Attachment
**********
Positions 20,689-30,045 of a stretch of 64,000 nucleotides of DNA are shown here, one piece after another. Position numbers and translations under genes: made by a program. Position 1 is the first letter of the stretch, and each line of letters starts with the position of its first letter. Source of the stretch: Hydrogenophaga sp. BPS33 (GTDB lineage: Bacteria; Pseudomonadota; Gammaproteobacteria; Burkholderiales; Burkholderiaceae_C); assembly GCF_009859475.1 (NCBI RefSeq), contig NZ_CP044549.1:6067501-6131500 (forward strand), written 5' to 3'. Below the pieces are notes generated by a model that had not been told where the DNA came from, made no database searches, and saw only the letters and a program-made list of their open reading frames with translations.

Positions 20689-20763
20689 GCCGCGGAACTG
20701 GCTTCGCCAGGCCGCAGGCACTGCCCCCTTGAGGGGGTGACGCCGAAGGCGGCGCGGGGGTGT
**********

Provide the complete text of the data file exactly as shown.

Positions 20,689-30,045 of a stretch of 64,000 nucleotides of DNA are shown here, one piece after another. Position numbers and translations under genes: made by a program. Position 1 is the first letter of the stretch, and each line of letters starts with the position of its first letter. Source of the stretch: Hydrogenophaga sp. BPS33 (GTDB lineage: Bacteria; Pseudomonadota; Gammaproteobacteria; Burkholderiales; Burkholderiaceae_C); assembly GCF_009859475.1 (NCBI RefSeq), contig NZ_CP044549.1:6067501-6131500 (forward strand), written 5' to 3'. Below the pieces are notes generated by a model that had not been told where the DNA came from, made no database searches, and saw only the letters and a program-made list of their open reading frames with translations.

Positions 20689-20763
20689 GCCGCGGAACTG
20701 GCTTCGCCAGGCCGCAGGCACTGCCCCCTTGAGGGGGTGACGCCGAAGGCGGCGCGGGGGTGT